The 2016 Identity Fraud Study released by Javelin Strategy & Research, revealed that the number of identity fraud victims increased by 3% (13.1 million consumers) in the US last year, but that the amount stolen decreased by 6% to $15 billion.
The study found that the rise of EMV has already had a significant impact on fraudsters’ behaviour and doubled the incidence of new account fraud. The study also found that many consumers who do not trust their financial institutions are engaging in behaviour that enables fraudsters to use their information for 75% longer.
The 2016 Identity Fraud Study found four significant trends:
- More identity fraud victims, less stolen – The number of identity fraud victims was at its second highest level in six years, but the amount stolen was at its lowest point in the past six years. Identity fraud is a serious issue as fraudsters have stolen $112 billion in the past six years. That equals $35,600 stolen per minute, or enough to pay for four years of college in just four minutes.
- EMV drives a doubling of new account fraud – In 2015 the U.S. switched to EMV, which is designed to reduce in-person fraud and the profitability of counterfeit card operations. Fraudsters have reacted by moving away from existing card fraud to focus on new account fraud. This drove a 113% increase in incidence of new account fraud, which now accounts for 20% of all fraud losses.
- Consumer choices negatively impacting fraud detection – The study found those consumers that do not trust their financial institutions and do not take advantage of the services offered by them are setting the stage for more damage if they become fraud victims. The study found consumers that do not trust their financial institutions are less likely to use transaction monitoring, email alerts, credit freezes and black market monitoring. This results in their information being used for 75% longer by fraudsters and incurring a 185% greater mean consumer expense than those victims that have high trust in their financial institutions.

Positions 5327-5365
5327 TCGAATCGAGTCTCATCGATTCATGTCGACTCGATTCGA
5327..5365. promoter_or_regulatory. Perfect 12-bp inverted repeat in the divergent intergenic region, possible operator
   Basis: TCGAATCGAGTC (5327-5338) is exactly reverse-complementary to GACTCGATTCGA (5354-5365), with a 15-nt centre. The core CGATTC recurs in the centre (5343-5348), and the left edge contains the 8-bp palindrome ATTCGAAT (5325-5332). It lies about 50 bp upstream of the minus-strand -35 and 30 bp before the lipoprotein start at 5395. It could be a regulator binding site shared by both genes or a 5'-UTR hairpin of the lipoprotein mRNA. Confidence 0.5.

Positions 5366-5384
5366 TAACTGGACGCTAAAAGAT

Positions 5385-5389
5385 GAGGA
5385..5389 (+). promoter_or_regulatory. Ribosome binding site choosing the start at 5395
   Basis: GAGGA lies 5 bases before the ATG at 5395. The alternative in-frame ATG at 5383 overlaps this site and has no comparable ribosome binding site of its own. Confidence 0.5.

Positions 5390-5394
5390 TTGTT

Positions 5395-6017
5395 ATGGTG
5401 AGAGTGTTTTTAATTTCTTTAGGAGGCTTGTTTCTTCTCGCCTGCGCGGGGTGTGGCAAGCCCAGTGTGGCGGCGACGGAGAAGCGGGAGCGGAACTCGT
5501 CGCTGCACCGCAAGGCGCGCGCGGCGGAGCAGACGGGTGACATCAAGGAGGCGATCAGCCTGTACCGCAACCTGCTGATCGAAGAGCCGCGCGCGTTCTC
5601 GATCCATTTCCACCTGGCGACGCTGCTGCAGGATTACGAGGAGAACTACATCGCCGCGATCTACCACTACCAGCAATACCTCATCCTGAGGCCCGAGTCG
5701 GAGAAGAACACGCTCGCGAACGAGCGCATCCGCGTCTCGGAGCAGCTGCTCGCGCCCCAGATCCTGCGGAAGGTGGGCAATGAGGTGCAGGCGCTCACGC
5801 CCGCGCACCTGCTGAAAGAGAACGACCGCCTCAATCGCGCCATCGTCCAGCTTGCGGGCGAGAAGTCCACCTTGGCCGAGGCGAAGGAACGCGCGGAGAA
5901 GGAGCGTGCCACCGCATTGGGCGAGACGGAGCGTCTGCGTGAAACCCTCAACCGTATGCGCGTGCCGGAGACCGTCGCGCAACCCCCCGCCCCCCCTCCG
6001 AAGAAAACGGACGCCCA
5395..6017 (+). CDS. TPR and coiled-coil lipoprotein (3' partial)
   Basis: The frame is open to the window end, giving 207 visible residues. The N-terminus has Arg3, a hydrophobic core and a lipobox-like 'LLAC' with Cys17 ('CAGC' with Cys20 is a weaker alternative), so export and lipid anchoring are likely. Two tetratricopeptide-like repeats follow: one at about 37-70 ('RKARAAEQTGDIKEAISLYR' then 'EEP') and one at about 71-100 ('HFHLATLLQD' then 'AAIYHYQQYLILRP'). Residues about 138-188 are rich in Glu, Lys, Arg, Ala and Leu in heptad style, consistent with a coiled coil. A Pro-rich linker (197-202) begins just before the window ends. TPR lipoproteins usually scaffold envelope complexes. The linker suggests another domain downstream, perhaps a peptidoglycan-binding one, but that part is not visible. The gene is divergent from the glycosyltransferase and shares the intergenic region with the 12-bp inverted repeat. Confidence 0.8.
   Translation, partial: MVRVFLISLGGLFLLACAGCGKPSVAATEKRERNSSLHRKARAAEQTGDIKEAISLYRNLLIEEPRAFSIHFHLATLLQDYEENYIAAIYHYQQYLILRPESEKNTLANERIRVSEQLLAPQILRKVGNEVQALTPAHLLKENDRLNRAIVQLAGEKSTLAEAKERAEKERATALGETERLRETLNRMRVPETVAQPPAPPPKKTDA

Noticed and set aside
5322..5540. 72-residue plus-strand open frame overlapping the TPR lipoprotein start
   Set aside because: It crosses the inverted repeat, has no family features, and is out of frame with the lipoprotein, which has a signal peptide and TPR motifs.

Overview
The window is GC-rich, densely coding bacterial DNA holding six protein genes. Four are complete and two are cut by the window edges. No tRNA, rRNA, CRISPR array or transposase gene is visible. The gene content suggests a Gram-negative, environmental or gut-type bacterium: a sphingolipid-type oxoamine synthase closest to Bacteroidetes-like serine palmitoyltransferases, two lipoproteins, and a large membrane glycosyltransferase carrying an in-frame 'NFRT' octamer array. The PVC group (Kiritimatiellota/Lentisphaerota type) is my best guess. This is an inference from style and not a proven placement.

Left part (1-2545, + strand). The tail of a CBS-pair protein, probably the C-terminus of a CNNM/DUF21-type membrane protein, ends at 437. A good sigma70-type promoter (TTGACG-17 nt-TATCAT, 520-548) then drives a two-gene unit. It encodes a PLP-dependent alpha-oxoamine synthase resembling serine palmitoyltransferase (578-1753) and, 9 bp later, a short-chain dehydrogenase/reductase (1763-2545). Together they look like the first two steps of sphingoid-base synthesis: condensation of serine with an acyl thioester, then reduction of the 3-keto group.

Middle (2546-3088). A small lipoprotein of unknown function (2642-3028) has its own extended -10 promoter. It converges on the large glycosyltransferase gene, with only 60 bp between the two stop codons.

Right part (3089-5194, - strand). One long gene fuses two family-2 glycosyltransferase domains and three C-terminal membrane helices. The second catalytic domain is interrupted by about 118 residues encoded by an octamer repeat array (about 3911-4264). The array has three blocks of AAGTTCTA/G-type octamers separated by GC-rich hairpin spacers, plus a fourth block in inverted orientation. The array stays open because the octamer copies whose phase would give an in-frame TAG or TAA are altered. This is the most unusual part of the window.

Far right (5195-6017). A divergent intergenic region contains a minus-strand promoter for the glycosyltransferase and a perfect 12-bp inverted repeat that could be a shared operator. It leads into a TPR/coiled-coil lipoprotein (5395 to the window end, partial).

- U.S. consumer data being used for fraud internationally – Identity fraud is a global issue. The study found that 18% of the identity fraud using US cards, or $2.4 billion, was conducted outside the US. There was an average of $1,585 per incident, although for most consumers there was no out of pocket cost as the major issuers offer $0 liability. Issuers are doing a good job of quickly detecting this type of fraud. They are proactively detecting 69% of these cases.
“Fraud is evolving at a frantic pace although the amount of fraud has been relatively flat over the past four years. This just shows that when the industry cracks down on one type of fraud, criminals quickly shift their attack vector and area of operation,” said Al Pascual, senior vice president, research director and head of fraud & security, Javelin.
“The study this year reinforced that with industry, technology and consumers working in concert, people can best fight back against the fraudsters. The worst thing consumers can do is lose trust in their financial institutions and stop playing an active role in working to detect fraud. Taking a back seat will increase their risk and the damage that occurs if they are fraud victims in the future.”